What's Burma building in there?

This Google Earth image of a mysterious building in Northern Burma posted by the New America Foundation's Jeffrey Lewis on the Arms Control Wonk blog has been making the Internet rounds.

It may look like an Olympic-sized swimming pool, but the thing is huge -- 80 meters long on each side and seems to roughly match up with the Sydney Morning Herald's report of a Burmese nuclear reaction construction project. The Institute for Science and International Security has more.

No one seems to have a conclusive idea about what the thing is yet, but it does seem worth keeping an eye on. Via James Fallows, the Lowy Interpreter has a useful roundup of the latest Burma nuke speculation.


August: Russia's cruelest month

Big news stories (which is what we in the biz like to call events of unspeakable horror and human tragedy) have an annoying tendency to occur in the middle of August, when reporters are on vacation and fewer people are reading. These events also have a tendency to involve Russia. 

Via Power Vertical, RIA-Novosti has a list of Russian "August Surprises" since the end of the Cold War:

August 19, 1991 - Communist hardliners disgruntled at Soviet leader Mikhail Gorbachev's reforms launch an unsuccessful coup attempt that leads to the break-up of the Soviet Union.

August 14, 1992 - The Georgian-Abkhazian war begins, with the conflict involving large numbers of Russian citizens.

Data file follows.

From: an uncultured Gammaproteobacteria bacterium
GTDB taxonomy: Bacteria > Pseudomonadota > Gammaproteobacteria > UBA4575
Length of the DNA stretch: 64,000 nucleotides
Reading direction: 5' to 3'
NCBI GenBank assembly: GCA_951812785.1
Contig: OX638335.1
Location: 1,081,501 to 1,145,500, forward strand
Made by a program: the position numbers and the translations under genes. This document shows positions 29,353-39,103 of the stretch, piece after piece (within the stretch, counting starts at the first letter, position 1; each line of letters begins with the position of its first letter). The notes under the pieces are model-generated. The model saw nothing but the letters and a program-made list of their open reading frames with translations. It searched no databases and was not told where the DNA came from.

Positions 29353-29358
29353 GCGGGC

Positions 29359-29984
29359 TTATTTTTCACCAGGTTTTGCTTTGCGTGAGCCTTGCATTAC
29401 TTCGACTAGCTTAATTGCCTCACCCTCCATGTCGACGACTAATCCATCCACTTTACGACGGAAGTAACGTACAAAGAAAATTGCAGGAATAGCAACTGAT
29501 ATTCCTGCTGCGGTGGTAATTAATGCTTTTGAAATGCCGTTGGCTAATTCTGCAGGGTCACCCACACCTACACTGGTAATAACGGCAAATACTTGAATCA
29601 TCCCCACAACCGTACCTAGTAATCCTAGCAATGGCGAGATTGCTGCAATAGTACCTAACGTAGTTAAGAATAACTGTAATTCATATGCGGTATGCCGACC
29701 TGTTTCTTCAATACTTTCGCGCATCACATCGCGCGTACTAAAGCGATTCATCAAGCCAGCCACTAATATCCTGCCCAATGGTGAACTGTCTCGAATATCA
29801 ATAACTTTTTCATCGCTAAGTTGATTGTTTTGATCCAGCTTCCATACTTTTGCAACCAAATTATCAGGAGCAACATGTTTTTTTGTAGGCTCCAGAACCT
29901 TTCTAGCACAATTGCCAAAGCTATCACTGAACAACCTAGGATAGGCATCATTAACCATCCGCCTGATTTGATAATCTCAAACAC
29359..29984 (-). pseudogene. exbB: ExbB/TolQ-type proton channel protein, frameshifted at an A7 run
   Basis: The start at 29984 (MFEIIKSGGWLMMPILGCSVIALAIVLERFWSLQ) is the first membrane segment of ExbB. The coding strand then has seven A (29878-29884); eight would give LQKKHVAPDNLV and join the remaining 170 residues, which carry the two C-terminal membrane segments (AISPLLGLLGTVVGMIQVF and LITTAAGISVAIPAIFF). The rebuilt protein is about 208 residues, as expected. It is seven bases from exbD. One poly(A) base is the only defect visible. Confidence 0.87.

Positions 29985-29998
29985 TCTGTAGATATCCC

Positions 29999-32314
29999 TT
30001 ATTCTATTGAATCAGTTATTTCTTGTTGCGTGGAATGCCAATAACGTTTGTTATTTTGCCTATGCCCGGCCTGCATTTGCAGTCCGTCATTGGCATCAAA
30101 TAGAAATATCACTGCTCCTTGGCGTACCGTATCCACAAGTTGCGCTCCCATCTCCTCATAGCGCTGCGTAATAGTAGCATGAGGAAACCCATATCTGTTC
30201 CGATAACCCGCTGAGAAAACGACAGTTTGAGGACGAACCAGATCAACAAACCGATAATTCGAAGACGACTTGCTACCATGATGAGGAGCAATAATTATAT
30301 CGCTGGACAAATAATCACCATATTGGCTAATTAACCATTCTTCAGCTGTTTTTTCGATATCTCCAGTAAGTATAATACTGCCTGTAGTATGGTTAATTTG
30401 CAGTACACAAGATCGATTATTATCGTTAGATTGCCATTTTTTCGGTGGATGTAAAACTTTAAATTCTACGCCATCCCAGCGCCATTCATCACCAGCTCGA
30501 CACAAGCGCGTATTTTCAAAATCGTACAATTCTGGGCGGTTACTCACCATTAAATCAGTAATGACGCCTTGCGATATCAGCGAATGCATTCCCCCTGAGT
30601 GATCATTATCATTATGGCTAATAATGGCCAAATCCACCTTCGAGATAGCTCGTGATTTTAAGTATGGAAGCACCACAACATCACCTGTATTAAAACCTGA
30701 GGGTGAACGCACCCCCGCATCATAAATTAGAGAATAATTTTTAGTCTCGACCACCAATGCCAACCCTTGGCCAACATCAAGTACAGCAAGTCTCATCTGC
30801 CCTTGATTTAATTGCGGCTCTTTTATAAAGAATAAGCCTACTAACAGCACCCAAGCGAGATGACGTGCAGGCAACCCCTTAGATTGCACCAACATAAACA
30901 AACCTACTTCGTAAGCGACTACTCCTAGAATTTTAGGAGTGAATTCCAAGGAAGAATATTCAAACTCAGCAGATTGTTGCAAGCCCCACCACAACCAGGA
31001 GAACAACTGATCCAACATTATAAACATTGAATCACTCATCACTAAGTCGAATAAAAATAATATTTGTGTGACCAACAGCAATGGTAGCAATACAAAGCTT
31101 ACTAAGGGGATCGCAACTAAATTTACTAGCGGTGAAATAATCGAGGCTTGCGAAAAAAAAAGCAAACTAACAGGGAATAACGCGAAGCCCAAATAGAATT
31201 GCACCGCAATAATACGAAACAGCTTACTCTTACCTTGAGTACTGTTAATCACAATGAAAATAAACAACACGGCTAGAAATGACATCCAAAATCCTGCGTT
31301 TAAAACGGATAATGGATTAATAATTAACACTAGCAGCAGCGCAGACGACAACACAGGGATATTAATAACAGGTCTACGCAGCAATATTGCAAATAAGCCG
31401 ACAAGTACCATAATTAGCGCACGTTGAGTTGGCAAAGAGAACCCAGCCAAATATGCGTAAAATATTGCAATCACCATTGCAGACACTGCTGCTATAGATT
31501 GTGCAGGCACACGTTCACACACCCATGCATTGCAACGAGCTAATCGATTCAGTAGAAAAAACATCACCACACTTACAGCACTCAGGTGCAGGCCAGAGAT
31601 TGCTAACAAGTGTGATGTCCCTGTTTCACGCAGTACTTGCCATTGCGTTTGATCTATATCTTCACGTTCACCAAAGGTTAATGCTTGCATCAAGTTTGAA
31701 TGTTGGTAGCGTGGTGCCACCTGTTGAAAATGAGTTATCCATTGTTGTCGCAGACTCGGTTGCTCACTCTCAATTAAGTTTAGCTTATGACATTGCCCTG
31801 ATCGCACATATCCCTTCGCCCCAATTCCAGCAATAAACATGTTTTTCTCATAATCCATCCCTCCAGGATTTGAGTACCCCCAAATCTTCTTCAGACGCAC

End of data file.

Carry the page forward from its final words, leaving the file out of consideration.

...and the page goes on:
Early August 1994 - The notorious MMM pyramid scheme collapses, leaving millions of Russians without their life-savings, a sum believed to be up to $1.5 billion.

August 24, 1995 - The Russian interbank credit system breaks down, leading to the ruin of 28 Russian banks.

August 29, 1996 - A Russian Tupolev TU-154 crashes over the Arctic Ocean, all 141 people on board die.

August 17, 1998 - The Russian government defaults on its foreign and domestic debt and the ruble loses two-thirds of its value in the next four weeks.

August 7, 1999 - Chechen fighters invade Dagestan, signaling the start of the second Chechen war.

August 8, 2000 - A bomb explodes in a pedestrian underpass in central Moscow killing 13 people.

August 12, 2000 - The Russian nuclear submarine Kursk sinks in the Barents Sea; all 118 sailors on board die.

August 8, 2002 - Floods and strong winds kill 59 people in the Russian Black sea city of Novorossiisk.

August 19, 2002 - A military Mi-26 helicopter is shot down over Chechnya, 126 servicemen die.

August 1, 2003 - A suicide bomber attacks a military hospital in the Russian North Ossetia town of Mozdok, killing over 50.

August 24, 2004 - Two Russian passenger planes are blown up by Chechen terrorists, over 90 people die.

August 31, 2004 - A Chechen suicide bomber blows herself up outside Moscow's Rizhskaya metro station, killing 10. The next day, September 1, sees the start of the Beslan school siege.

August 21, 2006 - Nationalists explode a bomb at Moscow's Cherkizovo market, killing 13.

August 22, 2006 - A Russian Tu-154 plane crashes in Ukraine, 170 lose their lives.

August 8-12, 2008 - Russia and Georgia fight a war over South Ossetia after Georgian forces attempt to bring the republic back under central control.

Perhaps the Kremlin might consider adopting Slate editor David Plotz's modest proposal.